Well here’s a controversial prediction. IHS iSuppli just published a report titled “Desktop and Notebook PC Technology Penetration Forecast” that forecasts that ARM processors will ship as the main CPUs in almost 25% of all new PCs by the year 2015. The prediction is based on Microsoft’s announced intent to make Windows 8 in x86 and ARM variants by next year. Here’s the chart IHS iSuppli has published on its Web site:
Matthew Wilkins, principal analyst of compute platforms for HIS is quoted as saying “…the days of X86’s unchallenged domination are coming to an end as Windows 8 opens the door for the use of the ARM processor, which already has achieved enormous popularity in the mobile phone and tablet worlds.”
There are a lot of assumptions plugged into this prediction. The biggest assumption from my perspective is that there will be a sufficient number of apps available for ARM-based PCs to make this prediction possible. You see, it’s not sufficient for just Windows 8 to be available on ARM-based PCs. You need the apps that make the PC useful. The Number 1 PC app, of course, is Microsoft Office. A lot of PC users need nothing more than Microsoft Office plus a Web browser and an email client. Casual users don’t even need an office suite. They just browse the Web and access their email. Perhaps the advent of ARM-based PCs will further pry open the crack for Microsoft Office competitors such as Open Office (www.openoffice.org).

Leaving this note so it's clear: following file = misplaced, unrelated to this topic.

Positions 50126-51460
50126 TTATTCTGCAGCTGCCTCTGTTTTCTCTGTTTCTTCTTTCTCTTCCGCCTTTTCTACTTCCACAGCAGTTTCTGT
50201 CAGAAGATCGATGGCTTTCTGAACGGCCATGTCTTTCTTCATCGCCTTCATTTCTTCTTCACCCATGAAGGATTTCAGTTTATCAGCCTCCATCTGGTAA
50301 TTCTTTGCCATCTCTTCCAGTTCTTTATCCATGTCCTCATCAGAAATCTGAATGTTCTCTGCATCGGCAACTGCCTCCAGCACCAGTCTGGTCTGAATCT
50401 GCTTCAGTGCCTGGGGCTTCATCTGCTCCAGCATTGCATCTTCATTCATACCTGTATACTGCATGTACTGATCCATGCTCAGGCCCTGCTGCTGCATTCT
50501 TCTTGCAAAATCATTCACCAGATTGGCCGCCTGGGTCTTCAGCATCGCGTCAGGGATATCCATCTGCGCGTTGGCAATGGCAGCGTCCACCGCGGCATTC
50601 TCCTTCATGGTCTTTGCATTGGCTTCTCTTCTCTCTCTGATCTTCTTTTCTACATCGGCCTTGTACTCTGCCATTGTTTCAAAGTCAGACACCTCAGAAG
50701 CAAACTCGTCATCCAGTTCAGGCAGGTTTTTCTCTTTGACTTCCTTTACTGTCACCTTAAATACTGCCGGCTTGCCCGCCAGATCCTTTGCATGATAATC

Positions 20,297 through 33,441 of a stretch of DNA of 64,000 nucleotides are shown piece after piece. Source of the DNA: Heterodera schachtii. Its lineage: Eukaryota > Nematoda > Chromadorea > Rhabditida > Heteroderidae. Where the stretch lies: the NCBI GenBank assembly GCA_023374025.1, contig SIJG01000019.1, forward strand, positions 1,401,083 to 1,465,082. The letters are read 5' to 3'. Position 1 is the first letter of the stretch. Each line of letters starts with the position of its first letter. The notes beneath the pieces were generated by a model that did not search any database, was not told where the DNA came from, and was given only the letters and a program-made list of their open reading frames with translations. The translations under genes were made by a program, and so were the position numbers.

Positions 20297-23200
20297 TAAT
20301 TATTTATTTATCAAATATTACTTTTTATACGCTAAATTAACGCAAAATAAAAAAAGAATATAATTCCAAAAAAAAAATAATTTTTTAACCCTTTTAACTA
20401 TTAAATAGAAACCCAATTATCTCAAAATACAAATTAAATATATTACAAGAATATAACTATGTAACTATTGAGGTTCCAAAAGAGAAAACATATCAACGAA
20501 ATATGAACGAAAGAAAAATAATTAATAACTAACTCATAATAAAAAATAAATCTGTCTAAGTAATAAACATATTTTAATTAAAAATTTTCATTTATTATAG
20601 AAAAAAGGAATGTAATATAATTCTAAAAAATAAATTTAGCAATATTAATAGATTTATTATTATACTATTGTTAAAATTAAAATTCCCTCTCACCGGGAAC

Now if you believe that all software is imminently about to disappear into the cloud, then the only apps needed are a Web browser and email client. However, I don’t think everyone can or will switch to Google Docs or Microsoft Office 365 just yet. There are still enough lags and snags in using cloud-based office applications over the Web to make locally hosted office applications much more desirable.
What do you think about this IHS iSuppli prediction?